• Greek words have been restored from their transliterated form
  • All words discussed have been indexed and are directly searchable from Greek New Testament texts with Lemma information (like the Nestle Aland 27).
  • *Strong numbers have been added for the first word of each topic

Read the Preface. I would also highly recommend that you read the Usage Notes from the first and second entries in the Dictionary.

Additional Information
Author(s)

Kittel, Gerhard; Friedrich, Gerhard

Reviews (1)

1 review for Theological Dictionary of the New Testament (TDNT)

  1. (verified owner):

    In analyzing the advantages and disadvantages of a Greek lexicon, there is a lot to consider, and a general presumption has to be made as to what is a “good” lexicon. Older works used and endorsed the thinking that the etymology (which words come together to make a new word) is what defines the meaning of a word. (This in part at least is the thinking of the TDNT.)

    The opposing theory says that usage (immediately before and contemporary with the usage in a work) is what defines the meaning of a word. Words such as Liddell and Scott and Thayers concentrate on the actual usage of words in contemporary and classical Greek (Thayers) and contemporary and classical Greek plus New Testament usage (Liddell and Scott). The problem is that both approaches must be used to secure “the possibilities” of word usage and meaning, and then all the possibilities compared meticulously with actual New Testament usage to discern what the New Testament writer wanted to say.

    So the best view is that etymology is useful, but not necessarily the sum and end all to what words mean. For example, “Thanksgiving” comes directly from its eytymology, “Give thanks”. That is how it was formed, and etymology is valid in its case to understand its meaning. But “grapenuts” does not have a valid etymology. Grapenuts are neither grapes (nor anything having to do with grapes), nor nuts (nor anything having to do with nuts). So grapenuts etymology NEVER was valid, we just have a word that is weird. The Bible scholar takes note of both possibilities and studies how the New Testament writers used it, what context provides as clues, and how other places in the Sacred Text defines the concept. Etymology can be useful, but it does not absolutely have the final word.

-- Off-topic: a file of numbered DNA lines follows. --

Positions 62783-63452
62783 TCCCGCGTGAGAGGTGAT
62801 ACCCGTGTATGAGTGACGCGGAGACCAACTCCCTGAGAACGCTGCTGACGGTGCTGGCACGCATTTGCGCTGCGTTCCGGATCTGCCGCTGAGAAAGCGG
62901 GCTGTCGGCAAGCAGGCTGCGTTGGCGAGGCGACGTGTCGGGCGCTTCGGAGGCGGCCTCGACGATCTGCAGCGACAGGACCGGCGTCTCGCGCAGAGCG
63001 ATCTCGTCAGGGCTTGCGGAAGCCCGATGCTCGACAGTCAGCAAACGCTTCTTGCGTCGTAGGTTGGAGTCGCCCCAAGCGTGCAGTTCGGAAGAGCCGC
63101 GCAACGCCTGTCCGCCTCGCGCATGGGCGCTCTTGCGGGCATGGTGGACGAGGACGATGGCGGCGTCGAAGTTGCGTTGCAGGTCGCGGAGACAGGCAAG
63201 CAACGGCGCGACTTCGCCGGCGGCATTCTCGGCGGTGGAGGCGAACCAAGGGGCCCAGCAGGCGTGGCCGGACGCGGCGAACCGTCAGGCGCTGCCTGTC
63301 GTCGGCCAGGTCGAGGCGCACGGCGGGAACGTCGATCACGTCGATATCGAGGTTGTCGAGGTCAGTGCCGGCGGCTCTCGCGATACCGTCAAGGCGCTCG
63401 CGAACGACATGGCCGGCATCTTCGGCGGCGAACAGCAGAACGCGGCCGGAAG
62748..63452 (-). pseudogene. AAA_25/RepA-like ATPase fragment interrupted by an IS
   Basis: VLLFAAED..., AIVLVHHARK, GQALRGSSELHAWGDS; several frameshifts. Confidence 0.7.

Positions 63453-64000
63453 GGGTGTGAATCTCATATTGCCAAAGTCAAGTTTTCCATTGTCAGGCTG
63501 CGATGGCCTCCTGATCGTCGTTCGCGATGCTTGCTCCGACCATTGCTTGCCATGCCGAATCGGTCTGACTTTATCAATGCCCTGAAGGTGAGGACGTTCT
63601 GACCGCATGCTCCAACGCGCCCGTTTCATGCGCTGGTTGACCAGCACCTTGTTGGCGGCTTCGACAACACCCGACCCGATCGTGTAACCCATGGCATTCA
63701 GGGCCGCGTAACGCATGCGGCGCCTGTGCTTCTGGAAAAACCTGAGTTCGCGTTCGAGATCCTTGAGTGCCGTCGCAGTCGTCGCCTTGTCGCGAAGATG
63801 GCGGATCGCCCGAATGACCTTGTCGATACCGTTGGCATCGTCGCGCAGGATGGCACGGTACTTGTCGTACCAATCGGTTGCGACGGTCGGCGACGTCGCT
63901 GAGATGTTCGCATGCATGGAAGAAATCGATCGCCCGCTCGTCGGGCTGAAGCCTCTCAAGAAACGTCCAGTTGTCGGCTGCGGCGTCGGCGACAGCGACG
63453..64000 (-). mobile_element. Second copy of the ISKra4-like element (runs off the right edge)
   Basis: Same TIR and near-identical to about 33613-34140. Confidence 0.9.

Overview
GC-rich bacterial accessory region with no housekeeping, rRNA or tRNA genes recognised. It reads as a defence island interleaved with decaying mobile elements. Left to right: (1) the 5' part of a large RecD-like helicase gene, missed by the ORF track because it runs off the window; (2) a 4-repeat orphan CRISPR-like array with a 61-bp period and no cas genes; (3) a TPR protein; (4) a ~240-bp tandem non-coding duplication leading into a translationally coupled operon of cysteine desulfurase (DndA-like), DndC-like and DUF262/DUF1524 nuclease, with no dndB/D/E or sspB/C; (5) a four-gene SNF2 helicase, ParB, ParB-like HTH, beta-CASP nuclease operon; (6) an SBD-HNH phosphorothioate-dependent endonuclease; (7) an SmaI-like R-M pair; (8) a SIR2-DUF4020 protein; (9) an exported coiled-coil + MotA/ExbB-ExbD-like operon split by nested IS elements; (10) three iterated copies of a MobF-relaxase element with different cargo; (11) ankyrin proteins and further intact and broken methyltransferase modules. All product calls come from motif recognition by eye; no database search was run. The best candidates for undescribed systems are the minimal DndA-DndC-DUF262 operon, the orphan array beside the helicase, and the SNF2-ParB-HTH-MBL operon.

Equally how words are used in secular or classic Koine Greek do not do the meaning justice either, because Jesus and the New Testament writers used secular words and gave them religious meaning. An example here is “save”, which means to pull from harms way. This word was purely secular with no religious meaning until the Old Testament writers started using it in a religious context with a religious meaning. That is more pressing to define the word than etymology or classic usage.

    Works like TDNT and Vine’s still have a place in theology though, as they show the general birth of the concept of the word, and the later works fine tune how the word was understood at the time it occurs in later literature.

    See Andrew David Naselli’s assessment.